Are youtubers making the world better? Yes and through more lucrative ventures than what he preached. The army of world shapers that exist on YouTube are never acknowledged: conspiracy theorists, independant journalists nature promoters and social activists. People from all walks of life analyse and criticise politics here, here and here. Charity isn’t the only way to change the world. And what about YouTube being a source of inexhaustible knowledge, don’t forget gurus for everything. 80% of my general life lessons, I learned through YouTube and I am not even getting started on school related stuff. But the problem is: all of these are obscure youtubers, they aren’t amongst the top 100 most subscribed list. He doesn’t accept the YouTube middle class that exists and contributes most in these aspects. He says “Smosh and Ray William Johson are not the cult of YouTube you stupid fans!!” whereas that’s where he searches when trying to answer questions. He’d find all the female youtubers and the world shaping youtubers he wants if only his research wasn’t so constricted. He is promoting “digeratti” elitisim himself.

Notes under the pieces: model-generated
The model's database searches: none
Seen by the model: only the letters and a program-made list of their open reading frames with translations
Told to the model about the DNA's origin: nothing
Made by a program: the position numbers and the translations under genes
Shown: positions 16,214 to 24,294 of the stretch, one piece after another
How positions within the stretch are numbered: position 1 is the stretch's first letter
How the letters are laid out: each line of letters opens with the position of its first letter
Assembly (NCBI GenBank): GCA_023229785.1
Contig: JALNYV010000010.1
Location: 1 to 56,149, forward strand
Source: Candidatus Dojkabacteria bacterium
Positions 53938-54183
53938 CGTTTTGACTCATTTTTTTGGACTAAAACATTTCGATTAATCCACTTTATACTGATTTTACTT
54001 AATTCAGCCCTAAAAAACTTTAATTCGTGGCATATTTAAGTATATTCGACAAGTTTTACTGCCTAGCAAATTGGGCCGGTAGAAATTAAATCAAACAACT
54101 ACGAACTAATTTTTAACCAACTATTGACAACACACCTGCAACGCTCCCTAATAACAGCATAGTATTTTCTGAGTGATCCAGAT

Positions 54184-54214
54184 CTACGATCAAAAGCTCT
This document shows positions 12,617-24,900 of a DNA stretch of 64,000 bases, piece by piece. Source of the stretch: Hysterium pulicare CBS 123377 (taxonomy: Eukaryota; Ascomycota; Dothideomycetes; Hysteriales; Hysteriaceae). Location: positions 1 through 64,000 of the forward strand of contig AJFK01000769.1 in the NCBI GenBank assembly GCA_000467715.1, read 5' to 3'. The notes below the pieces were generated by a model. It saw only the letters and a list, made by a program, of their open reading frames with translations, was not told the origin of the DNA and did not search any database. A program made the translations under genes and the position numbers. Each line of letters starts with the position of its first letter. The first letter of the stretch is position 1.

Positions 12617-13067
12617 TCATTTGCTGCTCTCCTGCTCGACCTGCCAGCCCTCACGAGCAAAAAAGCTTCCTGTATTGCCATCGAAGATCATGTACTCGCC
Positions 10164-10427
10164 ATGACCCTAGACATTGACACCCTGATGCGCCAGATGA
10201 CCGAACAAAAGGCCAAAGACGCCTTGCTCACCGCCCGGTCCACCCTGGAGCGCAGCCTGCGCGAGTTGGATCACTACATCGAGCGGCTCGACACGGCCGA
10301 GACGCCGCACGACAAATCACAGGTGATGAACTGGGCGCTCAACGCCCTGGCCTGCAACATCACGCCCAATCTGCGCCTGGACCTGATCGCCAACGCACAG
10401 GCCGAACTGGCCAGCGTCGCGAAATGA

In a nutshell, Benjamin Cook is a hypocrite, an egotistic and prejudiced douchebag whose main purpose was to beguile the internet through his charm. However, I love the digerrati interviews that he generously squeezes in for 5 minutes everytime. If Benjamin shut up about his own ill-judged opinions and eased down the offensive jokes, it would be an actually brilliant series. But that equals more informative and less entertainment-y and the internet doesn’t want that? That would defeat the purpose. It’s not like it promised to be an analytical documentary or anything, it is a comical rant show featuring Cook’s witty jokes and beautiful hair, right?

P.S. You can watch the series here. Beware, Cook’s tendency to dramatize and spur controversy steers the series to *HORRIBLE!!!!* inappropriate-ness sometimes (not referring to the multitude of grown men sporting scene hair though). Worry not. Two decades of wasting away on the internet has shaped my ninja censoring skills so, you will learn too!


3 responses

    • Thanks so much for appreciating it. You know, a secret: I keep a specific person in mind when writing each post. And since we are YouTube hogs together I had you in mind. Lol. It’s a post dedicated to you. ๐Ÿ˜‰ ๐Ÿ˜‰